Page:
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Basic Cipher Decryption Hack

kklc24
7 - Meteor

I published my first app to the public gallery today! I was curious if I could use alteryx to decrypt messages without needing to know what key was used ahead of time and turns out you totally can.

 

Say you have an encrypted string that's 26 characters long, like Kv uqwpfu rncwukdng gpqwij. Each character has 26 possibilities of what the letter could be, multiply that by the string length of 26, and you get 676 possible outcomes it could be. This workflow cycles through every letter substitution scenario and shows you 26 results (one for each letter of the alphabet) where all the rows are gibberish except for one, the one combination that produces legible results.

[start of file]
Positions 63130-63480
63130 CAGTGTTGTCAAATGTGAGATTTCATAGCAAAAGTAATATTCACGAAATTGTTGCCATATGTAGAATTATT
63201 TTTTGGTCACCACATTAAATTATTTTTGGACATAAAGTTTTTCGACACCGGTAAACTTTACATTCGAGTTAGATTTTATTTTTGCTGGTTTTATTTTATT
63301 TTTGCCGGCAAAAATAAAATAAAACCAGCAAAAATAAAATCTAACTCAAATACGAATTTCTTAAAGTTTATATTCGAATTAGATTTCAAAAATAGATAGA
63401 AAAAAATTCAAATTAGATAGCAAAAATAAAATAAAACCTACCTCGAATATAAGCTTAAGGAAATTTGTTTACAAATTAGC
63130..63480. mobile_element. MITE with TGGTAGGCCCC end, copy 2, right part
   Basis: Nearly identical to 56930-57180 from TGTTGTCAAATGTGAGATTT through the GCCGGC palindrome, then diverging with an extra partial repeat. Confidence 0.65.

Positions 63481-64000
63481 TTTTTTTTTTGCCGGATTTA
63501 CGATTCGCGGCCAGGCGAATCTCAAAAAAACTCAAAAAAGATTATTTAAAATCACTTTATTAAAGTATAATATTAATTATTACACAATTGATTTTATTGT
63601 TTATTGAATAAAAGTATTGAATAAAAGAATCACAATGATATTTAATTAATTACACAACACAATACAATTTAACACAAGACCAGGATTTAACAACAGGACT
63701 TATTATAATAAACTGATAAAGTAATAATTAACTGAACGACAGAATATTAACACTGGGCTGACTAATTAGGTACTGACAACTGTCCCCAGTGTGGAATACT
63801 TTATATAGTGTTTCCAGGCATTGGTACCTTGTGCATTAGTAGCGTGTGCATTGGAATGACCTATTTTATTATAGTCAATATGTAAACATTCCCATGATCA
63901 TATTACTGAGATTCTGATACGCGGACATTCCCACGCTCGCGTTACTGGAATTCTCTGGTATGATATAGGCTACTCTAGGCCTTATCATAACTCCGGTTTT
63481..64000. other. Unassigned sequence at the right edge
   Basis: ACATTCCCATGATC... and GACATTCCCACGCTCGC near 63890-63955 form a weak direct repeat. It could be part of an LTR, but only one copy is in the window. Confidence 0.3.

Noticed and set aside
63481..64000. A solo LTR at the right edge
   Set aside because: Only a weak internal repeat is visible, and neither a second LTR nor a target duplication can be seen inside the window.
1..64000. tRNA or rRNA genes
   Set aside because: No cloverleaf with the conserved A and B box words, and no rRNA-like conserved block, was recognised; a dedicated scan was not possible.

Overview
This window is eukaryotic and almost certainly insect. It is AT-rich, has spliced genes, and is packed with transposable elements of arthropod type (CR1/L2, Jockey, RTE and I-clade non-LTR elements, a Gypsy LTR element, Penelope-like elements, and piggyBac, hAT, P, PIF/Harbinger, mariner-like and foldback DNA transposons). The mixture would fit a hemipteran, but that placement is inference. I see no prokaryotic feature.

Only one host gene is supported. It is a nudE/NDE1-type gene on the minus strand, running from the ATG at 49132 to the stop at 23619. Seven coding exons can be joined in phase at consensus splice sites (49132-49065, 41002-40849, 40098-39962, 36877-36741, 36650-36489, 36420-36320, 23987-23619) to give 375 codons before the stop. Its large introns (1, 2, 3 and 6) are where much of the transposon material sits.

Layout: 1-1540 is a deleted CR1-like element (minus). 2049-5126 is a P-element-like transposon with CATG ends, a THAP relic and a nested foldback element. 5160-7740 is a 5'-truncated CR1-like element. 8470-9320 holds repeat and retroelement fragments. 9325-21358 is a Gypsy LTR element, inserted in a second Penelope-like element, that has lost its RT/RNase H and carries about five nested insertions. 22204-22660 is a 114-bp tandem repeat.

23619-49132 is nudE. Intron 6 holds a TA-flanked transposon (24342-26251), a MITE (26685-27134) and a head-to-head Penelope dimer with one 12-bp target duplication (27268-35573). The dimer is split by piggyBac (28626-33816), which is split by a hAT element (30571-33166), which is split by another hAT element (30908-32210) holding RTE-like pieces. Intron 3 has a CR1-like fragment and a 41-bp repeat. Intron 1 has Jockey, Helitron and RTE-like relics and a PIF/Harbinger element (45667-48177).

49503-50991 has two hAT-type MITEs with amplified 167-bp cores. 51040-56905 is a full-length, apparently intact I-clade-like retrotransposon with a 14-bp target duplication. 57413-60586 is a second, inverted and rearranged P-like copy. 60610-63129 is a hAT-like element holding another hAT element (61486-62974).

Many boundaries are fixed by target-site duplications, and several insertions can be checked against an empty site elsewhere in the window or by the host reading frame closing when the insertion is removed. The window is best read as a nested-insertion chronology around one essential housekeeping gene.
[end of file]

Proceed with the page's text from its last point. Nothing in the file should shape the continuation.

Feel free to test it out yourself! No need to know what key was used to encrypt the message, it's pretty neat.

 

Try these:

-B atox t ubz lxvkxm

-WKH HDVLHVW PHWKRG RI HQFLSKHULQJ D WHAW PHVVDJH LV

-WR UHSODFH HDFK OHWWHU EB DQRWKHU XVLQJ D ILAHG UXOH

 

 Gallery Link 

1 REPLY 1
danilang
18 - Pollux
18 - Pollux

Hi @kklc24 

 

This is very cool. Decoder Rings R Us😀   I took the liberty of optimizing it somewhat.  By transposing the decryption grid you can remove the multiple summarize tools and replace them with a single one with grouping.  It now looks like this

 

danilang_0-1624210642688.png

It's also dynamic so that if you add more rows in the decryption key, for numbers, etc, they are automatically used in the  process without having to add a summarize tool for each new character. More rows in the decryption grid means more allowable characters in the input string.

 

For those of you who enjoy the whole cryptography scene, check out these weekly challenges for more Spy-like goodness

 

 Challenge #155: March Cryptanalytics

Challenge #159: April ENcyptanalytics

Challenge #163: Caesar Cipher (on the way to Kryptos)

Challenge #174: Appyhay Ondaymay!  Don't knock pig latin!

Challenge #177: Ham Hamlet

 

Cheers

 

Dan

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